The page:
Saturday, 23 March 2019

Podcast | Digging Deep: All you need to know about life insurance

Insurance – that thing everybody agrees we all need but we’re never going to benefit personally from. That might sound nihilistic and could sap us of all desire to get one.

But the bright side is, we will never have to worry about our kids or close ones struggling financially. Therefore, this week, we’re looking at what insurance provides as a financial instrument and why it essentially functions as a friend in need. defines life insurance as a contract between an insurance company and a buyer of a policy. In such a contract, the insurer assures the payment of a large benefit to beneficiaries named by the buyer in the event of his/her death. For such a benefit, the insured person pays a regular premium for a fixed period that adds up to a sum that is mutually agreed.

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As we discussed in an earlier podcast, the purpose of insurance is to provide financial protection. In the case of life insurance, this financial protection is sought for dependents in case the insured individual/s expires. Life insurance is that friend who looks after your family should a situation arise where you aren’t around.

Santosh Agarwal, Head of Life Insurance at, says, “First, ask yourself why you need one, the aim should be clear. Once the purpose of buying life insurance is clear, you can go ahead and select the kind of life insurance you want to buy. There are several types of policies in the market, each catering to different needs of the customers.”

Buying the right insurance policy is a bit of a challenge. Yet, it is essential that a person buying life insurance analyse his financial situation and determine the standards of living he thinks are necessary for his surviving dependents before finalizing a life insurance policy.

For this reason, buying life insurance is considered one of the most crucial financial decisions an individual can make. Considering how widespread such wisdom appears to be, it is surprising to learn that merely 10% of all Indians are insured.

However, speaking of the industry, life insurance is estimated to be one of the fastest growing sectors in India currently. The domestic life insurance industry grew 10.99% for new business premium in 2017-18, with revenues of 30.1 billion dollars.

There are 24 life insurance companies in the country, dominated by the sole public sector insurer LIC. Last year, LIC had a 44% market share, with assets over 370 billion dollars approximately. Well, I did say life insurance is like a friend, so I guess that makes LIC the most popular friend then.

Anyway, those are basic stats regarding the life insurance industry. But we’re more interested in how life insurance helps you and I. Why is it like a friend? Especially considering we have to pay a premium to keep such a friend. It really comes down to this fact: regardless of how much we earn, we do not know for certain what the future holds. If the sole breadwinner in a family passes away, it has a devastating fallout on his loved ones. We know how that story goes – many are unable to meet household expenses, pay off debts or, in some cases, struggle to even sustain their basic standard of living. It is for such contingencies that life insurance is considered a vital investment tool.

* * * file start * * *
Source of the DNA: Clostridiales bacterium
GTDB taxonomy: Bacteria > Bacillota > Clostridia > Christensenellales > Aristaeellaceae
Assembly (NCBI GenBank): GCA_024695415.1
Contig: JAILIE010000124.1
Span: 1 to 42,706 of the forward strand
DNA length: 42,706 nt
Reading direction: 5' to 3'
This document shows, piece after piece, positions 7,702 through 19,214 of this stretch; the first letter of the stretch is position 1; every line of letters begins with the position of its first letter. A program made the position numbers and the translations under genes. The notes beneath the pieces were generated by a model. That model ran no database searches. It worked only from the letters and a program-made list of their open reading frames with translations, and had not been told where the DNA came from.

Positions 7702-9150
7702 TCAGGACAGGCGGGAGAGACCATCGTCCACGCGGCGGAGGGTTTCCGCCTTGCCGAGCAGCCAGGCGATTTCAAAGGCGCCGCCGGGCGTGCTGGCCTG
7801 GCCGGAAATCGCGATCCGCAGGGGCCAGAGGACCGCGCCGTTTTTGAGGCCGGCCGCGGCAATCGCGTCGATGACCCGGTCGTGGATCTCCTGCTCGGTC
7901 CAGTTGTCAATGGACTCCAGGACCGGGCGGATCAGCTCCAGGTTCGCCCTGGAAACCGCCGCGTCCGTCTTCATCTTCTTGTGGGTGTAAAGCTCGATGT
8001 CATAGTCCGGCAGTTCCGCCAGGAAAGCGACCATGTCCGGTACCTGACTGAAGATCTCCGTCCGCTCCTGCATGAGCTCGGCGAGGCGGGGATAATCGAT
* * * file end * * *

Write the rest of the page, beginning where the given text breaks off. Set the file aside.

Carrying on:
One of the most compelling reasons to buy insurance is the achievement of long term goals. Since insurance is a long term investment, it can help achieve long term financial goals like buying a house, or planning your child’s wedding, or planning your retirement. Insurance premiums are paid over decades, and it is in the nature of the thing to be a failsafe as far as long term financial prudence goes.

We have covered the basics of insurance in the podcast on health insurance, so in this one, let’s look at the important information you need in hand before deciding on a policy that suits your requirements.

First off, the different types of insurance policies. There are two broad categories of life insurance policies in India – plans that offer only death benefit, and those that offer maturity & investment benefit in addition to death benefit.

Insurance that offers only death benefit is called Term Insurance. These are pure protection plans that offer a large cover at lower cost. However, they do not provide any profit or savings components. This is life insurance at its most basic. If the policyholder expires before the policy term is completed, a fixed sum of money is paid to the holder’s beneficiaries. So, term insurance is like the close friends you made throughout your life, who step up when your family most needs them.

Then there is the Whole Life policy. This differs from term insurance because it has no fixed term and covers the buyer’s entire life. This, too, is a pretty straightforward life insurance policy. The policyholder pays regular premiums until he or she expires. Upon demise, the corpus is paid to the holder’s family. This one’s like a childhood buddy: will stick with you right to the end.

Then comes a type of insurance that is popular. Endowment plan. The Economic Times defines endowment plans as life insurance policy that, besides covering the life of the insured, helps the policyholder save regularly over a specific period of time.

This helps you receive a lump sum amount when the policy matures. Rushabh Gandhi of IndiaFirst Life Insurance says, “The… benefits of any endowment plan include financial protection, goal-based savings, tax benefits under section 80C and 10(10D) of the Income Tax Act.” You can also obtain a loan against an endowment plan, should the need ever arise.